You can play the game in 2 modes, training and actual mail run. The training mode actually give you basic knowledge needed to play much more complex sims, like how to take off and how to perform basic navigation, and how to handle different weather conditions. Being a civilian flight sim, this is basically what you do... you know, don't expect any shooting.
So, what about the graphics then? Being an early 80's sim, don't expect much in this department. Pink landscape and cyan skies are the norm here for the PC version (The Amiga version is much, much nicer). For me, lying around without shooting while admiring photo-realistic environment like in Flight Unlimited 3 is fine. Or having a tense action while viewing a 4 color CGA graphics is also fine (F-19 came to mind). But Solo Flight simply has neither, and for me, this little game is a pass.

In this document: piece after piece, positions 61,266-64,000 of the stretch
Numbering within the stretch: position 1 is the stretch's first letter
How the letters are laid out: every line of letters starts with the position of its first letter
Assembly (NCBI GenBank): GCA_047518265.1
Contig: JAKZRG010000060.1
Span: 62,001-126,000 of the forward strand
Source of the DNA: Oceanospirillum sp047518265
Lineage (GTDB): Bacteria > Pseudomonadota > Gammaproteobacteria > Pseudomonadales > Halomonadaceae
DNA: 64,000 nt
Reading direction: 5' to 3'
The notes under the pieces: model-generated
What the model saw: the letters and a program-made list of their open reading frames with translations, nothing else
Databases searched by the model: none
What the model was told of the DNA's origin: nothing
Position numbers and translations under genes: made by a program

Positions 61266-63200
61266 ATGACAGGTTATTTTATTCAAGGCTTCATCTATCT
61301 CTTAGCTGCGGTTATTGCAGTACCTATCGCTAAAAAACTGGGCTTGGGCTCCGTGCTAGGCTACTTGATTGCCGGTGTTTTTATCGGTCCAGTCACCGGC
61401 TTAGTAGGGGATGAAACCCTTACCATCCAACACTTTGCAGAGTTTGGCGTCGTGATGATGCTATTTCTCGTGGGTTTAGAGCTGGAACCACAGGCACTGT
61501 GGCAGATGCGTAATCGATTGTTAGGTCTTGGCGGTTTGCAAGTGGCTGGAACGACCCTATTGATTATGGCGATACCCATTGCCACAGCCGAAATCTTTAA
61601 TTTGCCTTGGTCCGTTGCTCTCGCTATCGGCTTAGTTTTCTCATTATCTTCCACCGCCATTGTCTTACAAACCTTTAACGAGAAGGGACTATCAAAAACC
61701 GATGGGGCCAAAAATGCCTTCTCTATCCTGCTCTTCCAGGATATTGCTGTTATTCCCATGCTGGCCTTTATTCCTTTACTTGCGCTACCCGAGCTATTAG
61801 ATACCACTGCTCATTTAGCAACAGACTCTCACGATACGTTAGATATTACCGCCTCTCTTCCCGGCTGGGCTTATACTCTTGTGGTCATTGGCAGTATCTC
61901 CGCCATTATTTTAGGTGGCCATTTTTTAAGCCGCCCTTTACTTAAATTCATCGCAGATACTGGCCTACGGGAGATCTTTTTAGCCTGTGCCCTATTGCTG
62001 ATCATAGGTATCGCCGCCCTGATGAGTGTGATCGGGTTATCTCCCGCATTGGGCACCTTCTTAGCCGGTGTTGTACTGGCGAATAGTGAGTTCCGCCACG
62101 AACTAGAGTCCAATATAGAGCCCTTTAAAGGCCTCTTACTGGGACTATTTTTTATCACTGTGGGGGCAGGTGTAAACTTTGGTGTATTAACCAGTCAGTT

In my opinion, Solo Flight is ulimately only good as a historical interest-- a proof of Sid Meier's ingenuity and a reminder of how much we have gone with today's graphics. Why didn't I say today's gameplay as well? Simply because for a civilian flight sim, there is nothing fundamentally wrong with Solo Flight's gameplay. A flying postman is no bad idea at all. Finally, if you want to try this sim, make sure you use Moslo. On my AMD K6-2 333 rig, the fuel of your little plane lasts for less than 5 seconds without Moslo!